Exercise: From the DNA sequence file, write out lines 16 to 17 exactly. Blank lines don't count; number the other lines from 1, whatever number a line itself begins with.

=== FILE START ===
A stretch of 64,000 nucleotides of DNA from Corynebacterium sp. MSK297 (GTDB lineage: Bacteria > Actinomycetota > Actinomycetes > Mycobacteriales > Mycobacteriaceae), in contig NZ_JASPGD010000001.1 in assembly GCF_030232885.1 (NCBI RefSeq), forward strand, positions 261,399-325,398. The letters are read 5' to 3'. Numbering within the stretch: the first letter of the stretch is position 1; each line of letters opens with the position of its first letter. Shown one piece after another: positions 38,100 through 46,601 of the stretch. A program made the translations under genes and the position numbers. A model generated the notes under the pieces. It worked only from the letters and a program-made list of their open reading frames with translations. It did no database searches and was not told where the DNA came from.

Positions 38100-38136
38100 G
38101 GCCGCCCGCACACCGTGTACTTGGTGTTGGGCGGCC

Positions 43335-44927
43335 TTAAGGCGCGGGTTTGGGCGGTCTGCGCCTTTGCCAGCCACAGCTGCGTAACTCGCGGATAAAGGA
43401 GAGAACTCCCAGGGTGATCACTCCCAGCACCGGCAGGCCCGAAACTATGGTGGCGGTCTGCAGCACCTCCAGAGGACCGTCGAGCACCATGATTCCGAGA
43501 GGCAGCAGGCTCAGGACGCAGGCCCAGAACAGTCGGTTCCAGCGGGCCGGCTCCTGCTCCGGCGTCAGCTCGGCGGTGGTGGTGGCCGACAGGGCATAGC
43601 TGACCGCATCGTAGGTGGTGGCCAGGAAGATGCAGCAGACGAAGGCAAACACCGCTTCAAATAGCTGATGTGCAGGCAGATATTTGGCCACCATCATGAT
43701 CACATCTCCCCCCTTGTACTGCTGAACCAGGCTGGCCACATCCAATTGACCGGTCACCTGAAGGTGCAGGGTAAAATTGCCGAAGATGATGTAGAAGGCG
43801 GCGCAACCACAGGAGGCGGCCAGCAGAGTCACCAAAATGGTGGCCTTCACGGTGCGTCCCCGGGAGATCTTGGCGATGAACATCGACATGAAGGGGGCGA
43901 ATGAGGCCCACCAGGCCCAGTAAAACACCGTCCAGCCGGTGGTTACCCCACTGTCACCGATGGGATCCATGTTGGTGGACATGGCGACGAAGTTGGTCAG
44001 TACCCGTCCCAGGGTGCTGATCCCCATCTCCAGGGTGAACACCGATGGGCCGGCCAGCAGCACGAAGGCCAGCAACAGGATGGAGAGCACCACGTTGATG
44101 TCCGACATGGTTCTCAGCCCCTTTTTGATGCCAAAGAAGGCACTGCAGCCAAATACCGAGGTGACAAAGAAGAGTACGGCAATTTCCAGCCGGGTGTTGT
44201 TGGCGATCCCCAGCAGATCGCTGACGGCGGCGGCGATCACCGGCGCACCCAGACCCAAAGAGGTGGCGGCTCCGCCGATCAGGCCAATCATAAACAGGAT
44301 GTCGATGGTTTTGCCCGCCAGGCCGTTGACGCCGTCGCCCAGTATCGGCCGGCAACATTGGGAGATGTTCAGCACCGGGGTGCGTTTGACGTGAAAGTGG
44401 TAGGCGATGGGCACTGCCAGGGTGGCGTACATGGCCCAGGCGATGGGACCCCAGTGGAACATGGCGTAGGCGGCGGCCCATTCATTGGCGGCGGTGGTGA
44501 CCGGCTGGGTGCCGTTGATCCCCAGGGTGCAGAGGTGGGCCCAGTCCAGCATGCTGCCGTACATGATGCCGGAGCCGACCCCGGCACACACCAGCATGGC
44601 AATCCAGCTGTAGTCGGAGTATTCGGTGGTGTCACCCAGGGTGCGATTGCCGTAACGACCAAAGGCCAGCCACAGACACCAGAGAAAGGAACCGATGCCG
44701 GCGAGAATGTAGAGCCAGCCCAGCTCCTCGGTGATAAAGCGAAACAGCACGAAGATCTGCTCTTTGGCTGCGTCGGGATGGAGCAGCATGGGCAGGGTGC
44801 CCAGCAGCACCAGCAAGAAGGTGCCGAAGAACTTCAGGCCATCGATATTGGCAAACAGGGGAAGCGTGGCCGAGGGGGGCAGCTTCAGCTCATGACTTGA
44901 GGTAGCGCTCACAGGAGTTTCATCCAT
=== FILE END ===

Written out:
44301 GTCGATGGTTTTGCCCGCCAGGCCGTTGACGCCGTCGCCCAGTATCGGCCGGCAACATTGGGAGATGTTCAGCACCGGGGTGCGTTTGACGTGAAAGTGG
44401 TAGGCGATGGGCACTGCCAGGGTGGCGTACATGGCCCAGGCGATGGGACCCCAGTGGAACATGGCGTAGGCGGCGGCCCATTCATTGGCGGCGGTGGTGA